Thursday, November 15, 2012

Piston Engine Oil & Filter Element - Inspection

                 CASA issued AIRWORTHINESS BULLETIN Piston Engine Oil & Filter Element - Inspection AWB 85-013 Issue : 1 Date : 14 November 2012
                     Applicability : All aircraft piston engines - particularly those equipped with “disposable” or “spin-on” oil filtration “paper” element cartridges.
                       Purpose : Advise all aircraft owners, operators and maintenance personnel to cut open the canister of disposable oil filters and examine the element and to emphasise the importance of thorough oil filter element inspections and proper evaluation of filter debris to assist in the determination of engine serviceability and need for corrective action.
                            Clean engine oil is fundamental to engine durability and reliability in operation. The engine oil system cools, reduces friction between moving parts and flushes potentially harmful wear particles away from contacting surfaces as it circulates through the engine. As it does so, the oil becomes increasingly contaminated. The engine oil filters help reduce wear by collecting these harmful particles from the oil.
                             Many light aircraft piston engines are equipped with simple oil screens – usually a fairly coarse mesh screen on the suction side of the oil pump and a much larger and finer screen on the pressure side of the oil pump. Micronic paper “spin-on” filter elements have proved quite effective in maintaining cleaner oil via much improved oil filtration and the increased ability to provide early clues to the internal health of the engine - and of impending failure.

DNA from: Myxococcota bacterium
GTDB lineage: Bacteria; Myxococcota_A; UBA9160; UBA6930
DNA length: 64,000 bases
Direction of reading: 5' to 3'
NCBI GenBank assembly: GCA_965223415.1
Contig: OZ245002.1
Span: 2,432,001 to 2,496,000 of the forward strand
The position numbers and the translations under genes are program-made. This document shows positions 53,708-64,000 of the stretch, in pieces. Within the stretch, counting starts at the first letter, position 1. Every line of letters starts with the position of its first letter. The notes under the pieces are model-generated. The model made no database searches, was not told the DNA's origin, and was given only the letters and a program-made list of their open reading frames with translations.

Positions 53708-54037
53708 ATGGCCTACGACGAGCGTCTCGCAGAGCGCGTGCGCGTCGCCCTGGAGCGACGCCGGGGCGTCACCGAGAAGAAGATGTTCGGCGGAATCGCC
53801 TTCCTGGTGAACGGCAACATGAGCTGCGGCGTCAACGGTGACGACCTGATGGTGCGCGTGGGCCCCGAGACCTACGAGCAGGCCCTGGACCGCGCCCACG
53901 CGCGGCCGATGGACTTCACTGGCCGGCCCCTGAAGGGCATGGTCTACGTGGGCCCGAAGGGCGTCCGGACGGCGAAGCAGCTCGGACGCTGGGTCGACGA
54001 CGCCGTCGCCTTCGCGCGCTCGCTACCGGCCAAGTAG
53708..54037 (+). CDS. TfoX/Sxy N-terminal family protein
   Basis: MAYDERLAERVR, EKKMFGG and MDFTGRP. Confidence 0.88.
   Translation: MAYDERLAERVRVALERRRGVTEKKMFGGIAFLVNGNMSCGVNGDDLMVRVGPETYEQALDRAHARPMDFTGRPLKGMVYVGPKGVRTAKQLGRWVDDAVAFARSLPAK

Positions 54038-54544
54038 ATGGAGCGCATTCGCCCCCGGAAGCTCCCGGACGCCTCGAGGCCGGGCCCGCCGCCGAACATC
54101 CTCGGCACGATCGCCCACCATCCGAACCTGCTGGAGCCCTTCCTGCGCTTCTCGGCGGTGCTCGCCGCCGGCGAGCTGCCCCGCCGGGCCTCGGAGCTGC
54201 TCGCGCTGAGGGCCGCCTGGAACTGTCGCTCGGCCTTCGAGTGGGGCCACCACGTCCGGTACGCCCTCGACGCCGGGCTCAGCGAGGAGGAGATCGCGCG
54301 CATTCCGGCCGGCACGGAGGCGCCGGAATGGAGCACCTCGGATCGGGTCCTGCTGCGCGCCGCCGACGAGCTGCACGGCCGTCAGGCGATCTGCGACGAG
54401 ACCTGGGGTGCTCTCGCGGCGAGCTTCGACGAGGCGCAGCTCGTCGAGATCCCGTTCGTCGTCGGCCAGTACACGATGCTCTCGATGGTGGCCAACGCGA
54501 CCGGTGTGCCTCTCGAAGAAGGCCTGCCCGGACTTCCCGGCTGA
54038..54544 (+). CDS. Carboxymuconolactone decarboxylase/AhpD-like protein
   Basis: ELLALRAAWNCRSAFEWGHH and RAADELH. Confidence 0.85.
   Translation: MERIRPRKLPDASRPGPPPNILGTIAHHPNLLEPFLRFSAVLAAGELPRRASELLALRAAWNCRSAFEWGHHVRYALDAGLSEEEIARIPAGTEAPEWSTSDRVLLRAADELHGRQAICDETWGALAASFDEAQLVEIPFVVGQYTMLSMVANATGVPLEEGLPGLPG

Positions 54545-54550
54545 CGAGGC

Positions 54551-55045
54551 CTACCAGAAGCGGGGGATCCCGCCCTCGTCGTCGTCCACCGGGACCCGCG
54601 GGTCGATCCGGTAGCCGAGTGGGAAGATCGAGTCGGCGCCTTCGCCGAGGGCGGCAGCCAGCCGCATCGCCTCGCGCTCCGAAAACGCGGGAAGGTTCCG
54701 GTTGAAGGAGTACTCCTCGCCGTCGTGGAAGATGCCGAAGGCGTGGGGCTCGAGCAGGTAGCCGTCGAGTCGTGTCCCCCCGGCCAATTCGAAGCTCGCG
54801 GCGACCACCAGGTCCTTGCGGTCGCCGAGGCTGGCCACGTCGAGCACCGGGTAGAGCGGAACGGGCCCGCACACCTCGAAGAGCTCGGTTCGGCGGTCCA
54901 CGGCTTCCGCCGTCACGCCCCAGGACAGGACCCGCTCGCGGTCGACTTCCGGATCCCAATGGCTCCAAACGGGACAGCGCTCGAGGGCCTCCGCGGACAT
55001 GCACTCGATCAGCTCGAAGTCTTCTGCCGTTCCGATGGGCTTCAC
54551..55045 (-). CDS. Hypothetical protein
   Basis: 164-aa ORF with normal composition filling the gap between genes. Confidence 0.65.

Many SDRs received by CASA demonstrate that a potential in-flight engine failure has been avoided by early detection of adverse internal wear or damage by careful examination of the oil and oil filter contents. Recent reports, however, indicate that some operators/maintainers may be either failing to look for metal debris in the screens and filter, or failing to properly evaluate what was found at the oil filter inspection immediately prior to catastrophic engine failure.
                      In addition to regular oil filter analysis, some manufacturers recommend that operators use spectrographic means to analyse the oil to monitor trends in minute levels of brass, bronze, aluminium, steel and silicone, etc. Whilst particulate in the sub-microscopic to microscopic range is undetectable during a visual inspection of the filter element contents, this analysis method is a valuable tool for monitoring the health of piston engines where available.

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